Cooking school benefits Juvenile Diabetes

Pastor Sam Peters has quickly built a reputation for his unique Patter Fam sauces which have gained wide acclaim, and that reputation has grown into something called – “The Pastor’s Pantry Cooking School,” on Hayport Road, near the pool in Wheelersburg, Ohio.

The Pastor’s Pantry Cooking School is a complete cooking and dining experience. The demonstration cooking school teaches the participants how to cook a wide variety of dishes ranging from Asian, Italian and Latin America to domestic styles of Barbecue, Cajun and Lowlands regardless of their experience level.

“On July 23 at 6 p.m., they are doing a cooking class and all the profits are going to be donated to JDRF (Juvenile Diabetes Research Foundation),” Malissa Sarver, registered dietician for King’s Daughters Medical Center and JDRF advocate, said. “They’re trying to get faster working insulins. The insulins now take about 20 minutes to start working and peaks maybe an hour later. So if you can get something that works faster than that 20 minutes, that’s going to have an impact on your A1C and that sort of thing, plus the advocacy and the education to the general public.”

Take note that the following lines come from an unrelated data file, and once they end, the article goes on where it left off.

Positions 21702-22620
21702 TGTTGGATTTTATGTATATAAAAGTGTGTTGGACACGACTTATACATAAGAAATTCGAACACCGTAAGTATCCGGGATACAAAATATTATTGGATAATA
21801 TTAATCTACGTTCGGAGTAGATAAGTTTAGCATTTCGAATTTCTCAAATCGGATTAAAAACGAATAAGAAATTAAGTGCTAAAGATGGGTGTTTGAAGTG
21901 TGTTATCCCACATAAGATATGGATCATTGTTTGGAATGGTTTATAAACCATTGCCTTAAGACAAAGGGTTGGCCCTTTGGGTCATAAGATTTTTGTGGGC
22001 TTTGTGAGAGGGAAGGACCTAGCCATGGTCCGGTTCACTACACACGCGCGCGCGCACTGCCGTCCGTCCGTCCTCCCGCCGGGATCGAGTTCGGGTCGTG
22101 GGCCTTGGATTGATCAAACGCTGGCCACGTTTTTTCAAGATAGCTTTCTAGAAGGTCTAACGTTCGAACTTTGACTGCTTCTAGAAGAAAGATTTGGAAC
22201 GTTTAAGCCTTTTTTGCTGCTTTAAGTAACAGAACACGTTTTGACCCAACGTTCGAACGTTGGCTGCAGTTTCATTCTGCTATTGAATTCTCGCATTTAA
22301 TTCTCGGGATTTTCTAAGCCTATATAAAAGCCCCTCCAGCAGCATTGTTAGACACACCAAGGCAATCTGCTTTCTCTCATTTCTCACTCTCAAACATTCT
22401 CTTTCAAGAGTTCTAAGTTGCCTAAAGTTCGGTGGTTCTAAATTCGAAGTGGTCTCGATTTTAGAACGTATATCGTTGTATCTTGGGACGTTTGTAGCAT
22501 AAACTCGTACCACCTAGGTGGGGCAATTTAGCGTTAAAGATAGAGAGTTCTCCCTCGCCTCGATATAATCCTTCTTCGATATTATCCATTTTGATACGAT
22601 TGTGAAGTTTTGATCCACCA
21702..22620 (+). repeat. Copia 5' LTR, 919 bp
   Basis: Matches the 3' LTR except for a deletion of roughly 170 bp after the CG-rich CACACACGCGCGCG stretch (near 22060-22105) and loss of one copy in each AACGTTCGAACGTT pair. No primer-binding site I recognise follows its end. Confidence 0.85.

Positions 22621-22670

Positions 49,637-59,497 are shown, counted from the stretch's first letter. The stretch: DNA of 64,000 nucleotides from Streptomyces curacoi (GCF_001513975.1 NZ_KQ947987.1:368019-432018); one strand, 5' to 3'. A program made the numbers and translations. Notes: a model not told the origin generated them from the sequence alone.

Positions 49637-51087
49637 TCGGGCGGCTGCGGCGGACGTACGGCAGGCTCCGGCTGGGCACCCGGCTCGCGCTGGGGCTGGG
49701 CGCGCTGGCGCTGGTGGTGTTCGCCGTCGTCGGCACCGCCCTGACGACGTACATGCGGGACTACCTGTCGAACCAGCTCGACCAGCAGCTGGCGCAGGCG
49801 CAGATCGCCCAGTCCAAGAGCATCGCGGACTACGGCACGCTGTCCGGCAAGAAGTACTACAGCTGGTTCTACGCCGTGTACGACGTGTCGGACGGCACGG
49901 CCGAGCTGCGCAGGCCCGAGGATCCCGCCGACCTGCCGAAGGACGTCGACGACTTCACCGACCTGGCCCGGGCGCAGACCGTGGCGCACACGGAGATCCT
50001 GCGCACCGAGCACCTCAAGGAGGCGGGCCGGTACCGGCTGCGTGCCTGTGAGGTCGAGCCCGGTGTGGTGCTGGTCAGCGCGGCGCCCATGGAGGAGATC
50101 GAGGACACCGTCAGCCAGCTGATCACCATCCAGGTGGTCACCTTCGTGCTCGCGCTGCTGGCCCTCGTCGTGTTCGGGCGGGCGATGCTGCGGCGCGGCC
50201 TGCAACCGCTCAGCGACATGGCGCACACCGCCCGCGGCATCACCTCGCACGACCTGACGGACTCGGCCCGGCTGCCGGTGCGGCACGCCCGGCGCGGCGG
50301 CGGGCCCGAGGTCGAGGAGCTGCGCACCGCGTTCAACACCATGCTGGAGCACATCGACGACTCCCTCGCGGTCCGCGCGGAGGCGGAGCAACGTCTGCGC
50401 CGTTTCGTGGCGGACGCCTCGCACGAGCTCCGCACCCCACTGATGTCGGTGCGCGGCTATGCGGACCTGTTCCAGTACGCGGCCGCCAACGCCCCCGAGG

JDRF is the leading global organization funding type 1-diabetes (T1D) research. According to their website, their mission is to accelerate life-changing breakthroughs to cure, prevent and treat T1D and its complications. To accomplish this, JDRF has invested nearly $2 billion in research funding since their inception. JDRF is an organization built on a grassroots model of people connecting in their local communities, collaborating regionally for efficiency and broader fundraising impact, and uniting on a national stage to pool resources, passion and energy.

“I’ll probably bring some information with me like being a diabetic and going on vacation, what things you should pack with you, and that sort of thing,” Sarver said. “And with all the things happening in West Virginia and the flooding that they’ve experienced, an emergency checklist – things that people who are diabetic should have in place in case an emergency does happen.”

Classes have limited seating so that everyone can enjoy the interactive experience. Sarver said there are about 10 seats remaining available for the school on July 23. The seats are $30 each and information on how to reserve a seat at

By Frank Lewis

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Reach Frank Lewis at 740-353-3101, ext. 1928, or on Twitter @franklewis.

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